Humans in my life are fond of analogies. I think it’s true of many humans in general. We try to take big, complex events and systems and shoehorn them into a model that seems less abstract to our minds.
Sometimes it works. More often, it breaks down very quickly.
My boss periodically comments, “This business isn’t a sprint. It’s a marathon.” He’s never run a marathon. I’ve run one in my life (so far). A marathon is in turn exciting, tedious, awesome, and grueling. You have to pace yourself early, so that there are reserves at the end. You have to take care of yourself and fuel along the way.
A marathon has a much more tangible outcome. You’re there to finish the race. Maybe you have a goal time. Maybe you’re trying to top your age category. But at the end of the day, you will know whether you achieved that goal or not. And all along the way, you will have people cheering you on. And on that day, you have one thing to focus on: running your race. It will be an intense day, but by the time you get there, you’ve been working at it for months, training for hours a week and (maybe) carefully attending to your health and nutrition. And for most people, all of the training goes on in the context of real life – jobs, families, friends.
When I first started to write this post, I immediately started thinking of analogies – running, equilibrium, thermodynamics… Then I realized none of the analogies really work. In this instance, they only allow me to distance myself from that about which I write, to talk about things without being specific. But I think it’s time to come clean.
This time last year, there were trepidations but also high hopes for the year to come; anxious optimism might be a good term. But time, as it is wont to do, scattered intentions and plans into the wind. A new year brought massive change that left me operating in survival mode for the first 6 months of the year – the end of my marriage.
As you might imagine (or have experienced), even without the whys and wherefores, it is a grueling process on many levels. I started out the year living with my spouse in a suburb, commuting an hour to and from work each day. Then I was living there alone. Now I live in a flat that’s walking distance to work – with housemates. Not where I expected to be as I wrapped up my 30th year on Earth.
There’s so much that has been hard, things I may or may not write about one day. For today, I’ll go back to the context of the earlier analogy. I’ve been far, far from peak production in the lab. The mental energy and physical time committed to dealing with logistics and the emotions of the process tore my focus elsewhere. On one occasion, my boss was checking in, asking if things had settled down. I was on edge already. No, I explained. They hadn’t settled down, and they wouldn’t for a while. I knew I had not been very productive or focused in the lab. And that really bothered me. But at the moment, I was just trying to get through. My boss pulled back. This wasn’t a push. Things had to be taken care of, he understood that. I voiced my own frustrations at my time and focus, and it was then he made the marathon analogy. He then told me he was invested in me as a scientist, and he would do what he could to support and advance me. He told me, as he had many times before, that he supported whatever I needed to do outside the lab. Because if things weren’t working outside the lab, it would be really difficult for things to work in the lab.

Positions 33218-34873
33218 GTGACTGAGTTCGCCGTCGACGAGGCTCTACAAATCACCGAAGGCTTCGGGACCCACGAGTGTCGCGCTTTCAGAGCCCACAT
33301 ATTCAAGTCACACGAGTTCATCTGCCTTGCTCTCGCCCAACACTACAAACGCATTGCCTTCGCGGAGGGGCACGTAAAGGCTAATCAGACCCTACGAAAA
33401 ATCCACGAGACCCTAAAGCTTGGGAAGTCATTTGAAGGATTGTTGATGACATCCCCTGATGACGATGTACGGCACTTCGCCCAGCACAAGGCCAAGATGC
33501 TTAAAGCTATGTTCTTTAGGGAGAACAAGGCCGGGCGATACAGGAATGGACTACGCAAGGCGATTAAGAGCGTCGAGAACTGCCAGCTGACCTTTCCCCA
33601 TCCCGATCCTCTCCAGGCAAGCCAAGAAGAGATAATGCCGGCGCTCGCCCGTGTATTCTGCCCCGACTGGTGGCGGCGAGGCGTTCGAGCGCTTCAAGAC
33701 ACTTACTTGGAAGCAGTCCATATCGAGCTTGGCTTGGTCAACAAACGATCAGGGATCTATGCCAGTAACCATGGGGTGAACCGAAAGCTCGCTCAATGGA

I have many flaws. But one is particularly relevant to these ramblings, and one that I suspect is shared by more than a few of you. I am a driven individual, and typically I will expect more of myself than anyone else does. I think it’s a useful trait in science, but the other edge of the sword is that I have trouble cutting myself slack. I find it difficult to accept less than my best without descending into a spiral of doubt. I find it difficult to ask for help with things that I think I should be able to do on my own, that I probably would be able to do on my own in the absence of the added mentally, emotionally, and physically exhausting processes I’m going through. To me, this felt like admitting weakness.
But as much as this phase of my life has sucked, it’s deepened relationships and forged new ones. And, with no small amount of help from those people, it’s teaching me important lessons.
There is strength in admitting when you need help and asking for it.
There is courage is doing what needs to be done, even when it hurts like hell or is inexorably daunting.
And there is joy and happiness to be found even in dark times of life, and you have every right to embrace it – unapologetically.